It marked Shiffrin’s first time skiing out since she did so in three races at last February’s Olympics, where her best individual finish was ninth in five races. At the Olympics, she skied out within the first 13 seconds in each instance. On Monday, she was more than 40 seconds into her run.

“I was thinking, now I’m going to go through the mixed zone. and everyone’s going to ask, ‘Oh, is this Beijing again?'” Shiffrin said. “I didn’t really think about that for myself, but more for the people asking. But I also said before, coming into this world champs multiple times, I’m not afraid if it happens again. What if I don’t finish every run? What happened last year, and I survived. And then I’ve had some pretty amazing races this season. So I would take the season that I’ve had with no medals at the world championships. If it’s either/or, then I would take that. I’m happy with it. But I’m going to be pushing for medals, because that’s what you do at world champs. You wear your heart on your sleeve, and you go for it. I’m not afraid of the consequences, as long as I have that mentality, which I had today.”

NBC Sports analyst Steve Porino said what happened Monday was “completely different” from the Olympics, calling it “an error of aggression.”

“It certainly wasn’t nerves that sent her out,” Porino said on the Peacock broadcast. “This was Shiffrin knowing that she had to have a huge run to get the gold medal.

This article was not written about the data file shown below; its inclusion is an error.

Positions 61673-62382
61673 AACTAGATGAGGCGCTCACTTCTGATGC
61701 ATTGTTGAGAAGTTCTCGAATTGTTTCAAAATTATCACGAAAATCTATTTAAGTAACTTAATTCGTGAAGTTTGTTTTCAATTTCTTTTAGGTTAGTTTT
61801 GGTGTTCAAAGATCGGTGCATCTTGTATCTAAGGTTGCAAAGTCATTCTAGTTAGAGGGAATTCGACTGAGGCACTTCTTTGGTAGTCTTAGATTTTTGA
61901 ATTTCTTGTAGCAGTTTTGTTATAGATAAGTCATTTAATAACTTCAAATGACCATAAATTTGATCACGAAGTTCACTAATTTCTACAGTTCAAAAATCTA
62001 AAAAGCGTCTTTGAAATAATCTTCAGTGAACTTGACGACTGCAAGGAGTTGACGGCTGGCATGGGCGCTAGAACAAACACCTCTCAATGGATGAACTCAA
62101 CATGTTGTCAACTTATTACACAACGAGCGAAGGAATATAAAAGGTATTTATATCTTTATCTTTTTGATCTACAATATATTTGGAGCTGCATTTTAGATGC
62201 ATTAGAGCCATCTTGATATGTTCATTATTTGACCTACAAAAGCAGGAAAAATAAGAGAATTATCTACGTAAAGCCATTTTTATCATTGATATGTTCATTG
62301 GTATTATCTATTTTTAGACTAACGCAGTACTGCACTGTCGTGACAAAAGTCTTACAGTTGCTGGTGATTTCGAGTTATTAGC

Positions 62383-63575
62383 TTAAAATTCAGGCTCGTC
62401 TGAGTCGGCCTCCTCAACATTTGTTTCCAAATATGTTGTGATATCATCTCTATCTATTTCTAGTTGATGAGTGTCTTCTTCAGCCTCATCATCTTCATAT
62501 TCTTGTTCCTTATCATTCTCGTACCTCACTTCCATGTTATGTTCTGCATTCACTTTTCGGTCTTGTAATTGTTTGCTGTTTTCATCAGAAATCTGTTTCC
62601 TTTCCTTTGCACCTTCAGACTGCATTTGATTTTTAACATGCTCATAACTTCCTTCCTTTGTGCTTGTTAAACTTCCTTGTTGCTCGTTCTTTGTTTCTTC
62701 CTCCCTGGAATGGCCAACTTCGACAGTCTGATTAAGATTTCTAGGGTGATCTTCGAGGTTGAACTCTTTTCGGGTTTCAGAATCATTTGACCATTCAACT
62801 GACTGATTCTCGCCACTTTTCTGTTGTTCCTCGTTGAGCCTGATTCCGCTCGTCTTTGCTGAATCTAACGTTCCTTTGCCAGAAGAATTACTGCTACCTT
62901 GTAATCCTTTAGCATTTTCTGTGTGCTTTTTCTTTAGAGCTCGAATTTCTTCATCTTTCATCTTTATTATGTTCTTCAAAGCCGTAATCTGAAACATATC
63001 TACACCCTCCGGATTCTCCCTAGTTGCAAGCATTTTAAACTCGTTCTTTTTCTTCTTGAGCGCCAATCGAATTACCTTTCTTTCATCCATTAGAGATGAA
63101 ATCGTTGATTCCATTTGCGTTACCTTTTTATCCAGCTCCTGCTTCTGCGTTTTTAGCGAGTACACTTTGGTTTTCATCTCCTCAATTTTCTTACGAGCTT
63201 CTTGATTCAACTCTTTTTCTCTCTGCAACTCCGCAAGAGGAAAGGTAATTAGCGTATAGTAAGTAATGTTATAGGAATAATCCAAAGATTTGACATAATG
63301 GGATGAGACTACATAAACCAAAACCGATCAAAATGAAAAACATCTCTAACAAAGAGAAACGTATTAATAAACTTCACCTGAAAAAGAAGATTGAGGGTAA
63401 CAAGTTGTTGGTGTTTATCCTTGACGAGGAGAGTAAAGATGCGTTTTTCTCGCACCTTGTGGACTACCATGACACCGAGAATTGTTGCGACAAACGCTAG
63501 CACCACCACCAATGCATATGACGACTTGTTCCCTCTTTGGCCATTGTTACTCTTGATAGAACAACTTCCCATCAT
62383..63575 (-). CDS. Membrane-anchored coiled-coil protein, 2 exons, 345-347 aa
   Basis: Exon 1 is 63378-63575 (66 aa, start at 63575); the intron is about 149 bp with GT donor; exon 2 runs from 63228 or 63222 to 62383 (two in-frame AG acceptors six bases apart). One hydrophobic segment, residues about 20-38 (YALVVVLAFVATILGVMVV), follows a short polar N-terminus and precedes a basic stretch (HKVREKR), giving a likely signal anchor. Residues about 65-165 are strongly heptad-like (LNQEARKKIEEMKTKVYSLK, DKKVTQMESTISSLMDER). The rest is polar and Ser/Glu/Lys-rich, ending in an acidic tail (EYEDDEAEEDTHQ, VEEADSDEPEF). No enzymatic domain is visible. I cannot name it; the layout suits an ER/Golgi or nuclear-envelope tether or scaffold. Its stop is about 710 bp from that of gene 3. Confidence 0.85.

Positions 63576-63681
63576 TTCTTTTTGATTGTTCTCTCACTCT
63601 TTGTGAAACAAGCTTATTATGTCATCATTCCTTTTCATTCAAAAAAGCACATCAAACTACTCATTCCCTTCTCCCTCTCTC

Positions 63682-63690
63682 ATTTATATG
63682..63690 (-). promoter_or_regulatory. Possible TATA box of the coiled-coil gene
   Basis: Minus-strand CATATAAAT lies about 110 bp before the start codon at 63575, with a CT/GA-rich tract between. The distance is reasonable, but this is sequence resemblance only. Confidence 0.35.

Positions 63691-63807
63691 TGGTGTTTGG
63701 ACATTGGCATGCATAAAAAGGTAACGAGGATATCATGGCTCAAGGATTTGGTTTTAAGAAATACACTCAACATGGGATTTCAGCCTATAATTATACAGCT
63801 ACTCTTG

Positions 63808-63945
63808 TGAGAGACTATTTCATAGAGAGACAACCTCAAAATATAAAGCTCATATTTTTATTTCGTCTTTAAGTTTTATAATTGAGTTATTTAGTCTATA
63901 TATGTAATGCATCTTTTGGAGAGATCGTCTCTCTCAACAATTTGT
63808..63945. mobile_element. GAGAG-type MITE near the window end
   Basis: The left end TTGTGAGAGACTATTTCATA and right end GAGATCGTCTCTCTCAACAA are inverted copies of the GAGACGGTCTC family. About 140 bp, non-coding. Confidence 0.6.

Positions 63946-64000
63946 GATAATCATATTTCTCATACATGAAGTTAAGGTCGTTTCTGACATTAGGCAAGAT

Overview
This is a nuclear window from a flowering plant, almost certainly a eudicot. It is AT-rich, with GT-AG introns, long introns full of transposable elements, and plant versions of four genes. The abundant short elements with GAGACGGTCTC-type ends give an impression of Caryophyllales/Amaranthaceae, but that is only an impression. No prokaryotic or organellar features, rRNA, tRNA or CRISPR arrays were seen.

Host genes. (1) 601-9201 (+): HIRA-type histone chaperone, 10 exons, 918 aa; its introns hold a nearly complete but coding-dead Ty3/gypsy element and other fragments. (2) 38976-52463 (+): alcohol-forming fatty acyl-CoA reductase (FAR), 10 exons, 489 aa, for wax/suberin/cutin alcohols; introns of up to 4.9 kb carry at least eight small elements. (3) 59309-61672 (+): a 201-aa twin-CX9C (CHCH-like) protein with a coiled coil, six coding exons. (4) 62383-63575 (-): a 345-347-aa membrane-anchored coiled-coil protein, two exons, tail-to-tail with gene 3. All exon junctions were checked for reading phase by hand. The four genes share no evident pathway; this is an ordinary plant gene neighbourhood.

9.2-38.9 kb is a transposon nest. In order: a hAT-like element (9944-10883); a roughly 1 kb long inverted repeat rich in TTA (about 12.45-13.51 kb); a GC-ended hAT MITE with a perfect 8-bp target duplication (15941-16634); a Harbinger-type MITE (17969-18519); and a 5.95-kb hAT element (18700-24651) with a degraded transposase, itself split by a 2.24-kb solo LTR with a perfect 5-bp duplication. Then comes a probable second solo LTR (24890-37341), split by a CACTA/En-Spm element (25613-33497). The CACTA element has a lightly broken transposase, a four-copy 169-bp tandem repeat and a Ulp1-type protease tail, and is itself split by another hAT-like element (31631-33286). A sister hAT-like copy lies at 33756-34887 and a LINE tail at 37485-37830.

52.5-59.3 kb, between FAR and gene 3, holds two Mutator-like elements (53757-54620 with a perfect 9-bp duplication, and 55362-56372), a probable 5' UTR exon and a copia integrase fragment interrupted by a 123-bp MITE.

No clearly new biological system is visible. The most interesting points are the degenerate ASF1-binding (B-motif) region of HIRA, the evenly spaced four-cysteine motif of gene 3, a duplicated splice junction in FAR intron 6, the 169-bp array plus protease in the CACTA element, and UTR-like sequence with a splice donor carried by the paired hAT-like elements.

“The way she went out this time, I think she can brush that one off.”

Shiffrin was bidding to tie the modern-era records for individual world championships gold medals (seven) and total medals (12). Coming into Monday, she earned a medal in her last 10 world championships races dating to 2015.

Her next chance to match those records comes in Wednesday’s super-G, where she is a medal contender. Norway’s Ragnhild Mowinckel is the world’s top-ranked super-G skier through five races on the World Cup this season, though she was 71 hundredths behind Brignone in Monday’s super-G run.

Shiffrin has raced two super-Gs this season with a win and a seventh place.

She is expected to race three more times over the two-week worlds, which is separate from the World Cup circuit that she has torn up this season.

Shiffrin has a tour-leading 11 World Cup wins in 23 starts across all disciplines since November, moving her one shy of the career victories record of 86 accumulated by Swede Ingemar Stenmark in the 1970s and ’80s. Again, world championships races do not count toward the World Cup, which picks back up after worlds end in late February.

Worlds continue Tuesday with the men’s combined.